Improving Safety & Quality
Michigan hospitals, through the MHA Keystone Center and MHA Patient
Safety Organization, are improving patient safety and quality by
focusing on a variety of conditions, collecting data, implementing
evidence-based best practices and reducing healthcare costs.
Michigan hospitals, through the MHA Keystone Center and MHA PSO,
are improving patient safety and quality by focusing on a variety
of conditions and issues. They include:
Adverse Drug Events
An adverse drug event refers to
harm caused by a medication being prescribed, monitored, dispensed
or administered incorrectly (wrong patient, wrong dose, wrong time,
wrong route, wrong medication, etc.).Michigan hospitals have voluntarily
participated in a national data collection and analysis effort to
study the causes and effects of adverse drug events, and what issues
need the most attention in our state. In addition, Michigan hospitals
will soon begin implementing evidence-based best practices to reduce
the occurrence of adverse drug events.
Michigan hospitals and community partners
are working together to reduce the number of patients who experience
avoidable rehospitalizations by addressing care coordination and
improving communication among hospitals, other healthcare providers
and patients. These are also referred to as hospital readmissions.
Catheter-associated Urinary Tract Infection (CAUTI)
A CAUTI is an infection of the urinary system, which can include
the bladder or kidneys, resulting from germs entering the urinary
system through a catheter. Michigan hospitals implemented evidence-based
interventions for appropriate urinary catheter use, insertion, proper
care and maintenance.
Central-line-associated Bloodstream Infections (CLABSI)
A CLABSI is an infection that occurs when germs enter the bloodstream
through a central line — a tube placed in a large vein (usually
the neck, chest, arm or groin) to provide blood, fluids or medications
quickly. Michigan hospitals have saved an estimated 36 lives and
$6.4 million from March 2010 to March 2011 by reducing CLABSIs.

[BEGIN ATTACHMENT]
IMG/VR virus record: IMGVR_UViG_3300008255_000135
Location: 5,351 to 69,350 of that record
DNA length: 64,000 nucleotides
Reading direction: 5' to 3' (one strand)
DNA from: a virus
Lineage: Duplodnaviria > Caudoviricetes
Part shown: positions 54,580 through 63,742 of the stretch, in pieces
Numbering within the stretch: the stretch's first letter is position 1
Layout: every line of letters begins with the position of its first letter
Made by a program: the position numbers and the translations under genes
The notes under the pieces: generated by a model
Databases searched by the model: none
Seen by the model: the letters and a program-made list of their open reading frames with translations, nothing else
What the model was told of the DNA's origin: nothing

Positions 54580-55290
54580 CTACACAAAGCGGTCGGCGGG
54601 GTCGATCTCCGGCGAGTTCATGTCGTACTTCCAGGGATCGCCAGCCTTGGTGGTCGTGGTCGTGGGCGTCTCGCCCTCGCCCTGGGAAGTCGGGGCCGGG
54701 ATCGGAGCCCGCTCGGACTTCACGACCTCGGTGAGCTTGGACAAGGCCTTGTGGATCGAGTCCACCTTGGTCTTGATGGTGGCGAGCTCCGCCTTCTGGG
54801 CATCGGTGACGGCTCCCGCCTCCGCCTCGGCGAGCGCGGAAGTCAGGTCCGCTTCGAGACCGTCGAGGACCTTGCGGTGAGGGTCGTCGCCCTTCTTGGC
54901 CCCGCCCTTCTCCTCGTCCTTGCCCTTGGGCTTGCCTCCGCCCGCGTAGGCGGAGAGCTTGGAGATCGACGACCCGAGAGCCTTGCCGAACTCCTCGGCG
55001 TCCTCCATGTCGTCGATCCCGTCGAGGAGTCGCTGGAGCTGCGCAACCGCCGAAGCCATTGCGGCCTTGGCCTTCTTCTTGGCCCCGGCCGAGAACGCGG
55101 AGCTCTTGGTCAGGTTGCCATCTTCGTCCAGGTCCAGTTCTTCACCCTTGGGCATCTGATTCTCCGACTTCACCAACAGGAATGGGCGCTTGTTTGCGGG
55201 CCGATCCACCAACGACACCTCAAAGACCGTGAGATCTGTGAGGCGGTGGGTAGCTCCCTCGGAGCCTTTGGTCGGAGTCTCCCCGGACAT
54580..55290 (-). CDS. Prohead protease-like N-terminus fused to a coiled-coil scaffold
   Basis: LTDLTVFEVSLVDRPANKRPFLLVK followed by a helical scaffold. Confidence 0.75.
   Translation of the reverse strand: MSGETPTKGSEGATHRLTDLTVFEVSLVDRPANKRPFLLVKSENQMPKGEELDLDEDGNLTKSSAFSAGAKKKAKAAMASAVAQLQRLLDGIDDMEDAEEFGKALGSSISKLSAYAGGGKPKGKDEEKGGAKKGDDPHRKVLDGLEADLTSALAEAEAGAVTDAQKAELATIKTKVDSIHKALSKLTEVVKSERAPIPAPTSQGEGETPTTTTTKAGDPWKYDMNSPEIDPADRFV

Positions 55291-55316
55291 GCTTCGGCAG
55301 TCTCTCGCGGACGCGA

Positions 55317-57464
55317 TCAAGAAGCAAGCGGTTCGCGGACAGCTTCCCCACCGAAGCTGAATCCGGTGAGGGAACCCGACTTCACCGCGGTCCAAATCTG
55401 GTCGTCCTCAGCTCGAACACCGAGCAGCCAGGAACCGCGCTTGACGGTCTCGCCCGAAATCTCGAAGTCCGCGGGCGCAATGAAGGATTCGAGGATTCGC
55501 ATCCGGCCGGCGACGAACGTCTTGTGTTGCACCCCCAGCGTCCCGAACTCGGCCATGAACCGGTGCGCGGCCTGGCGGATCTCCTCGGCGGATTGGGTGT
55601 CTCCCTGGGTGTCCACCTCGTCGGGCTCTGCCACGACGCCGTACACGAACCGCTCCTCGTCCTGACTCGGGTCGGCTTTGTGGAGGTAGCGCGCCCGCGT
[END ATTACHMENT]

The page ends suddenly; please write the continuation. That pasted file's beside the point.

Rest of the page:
Michigan hospitals are working
to prevent harm to emergency patients by improving safety practices
and attitudes, reducing boarding/overcrowding and wait times, and
supporting the early treatment of sepsis using evidence-based best
Michigan hospitals, through the MHA PSO, began
addressing falls in 2008 through a process to standardize patient
alert wristbands, helping healthcare employees correctly identify
patients at risk. While falls remain challenging due to the range
of factors contributing to whether a patient is at risk, Michigan
hospitals continue to explore ways to reduce their occurrence.
Obstetrical Adverse Events
Obstetrical adverse events,
many of which are preventable, may be suffered by mothers or their
babies during labor and delivery. Obstetrical adverse events include
respiratory distress syndrome, sepsis, neonatal intensive care unit
admission, hospitalization for more than five days and rehospitalization.
Michigan hospitals are working together to eliminate preventable
harm due to complications of labor induction and management of the
second stage of labor.
Organ donation is the process of taking
healthy organs or tissue from a living or deceased person and transplanting
them to another living individual. Michigan hospitals are working
with Gift of Life Michigan to improve organ donation processes through
best practices, including improved communication between caregivers
Pressure ulcers are wounds caused by
prolonged pressure to certain body parts, which damages the skin
and underlying tissue. They are also known as bed sores. Michigan
hospitals are implementing evidence-based interventions to reduce
the occurrence of pressure ulcers.
Sepsis is a serious medical condition, also
known as blood poisoning, characterized by a whole-body inflammatory
state caused by microbes in the blood. Michigan hospitals are focusing
on the early identification and treatment of sepsis using early
Michigan hospitals are focused on eliminating
surgical-site infections, preventing wrong-site surgery and retained
foreign objects, eliminating mislabeled specimens, and improving
the safety and teamwork climate. In 2010, the MHA PSO introduced
hospitals to a toolkit to prevent wrong-site surgeries, a rare but
serious cause of patient harm.
Venous Thromboembolism (VTE)
VTE is a blood clot formed
within a vein. It is the umbrella term for deep vein thrombosis
and pulmonary embolism. Michigan hospitals are implementing evidence-based
best practices to prevent VTE.
VAP is pneumonia that develops in a patient who is
ventilated. Michigan hospitals significantly reduced the number
of patients experiencing VAP, saving 79 lives and $2.2 million from
March 2010 to March 2011.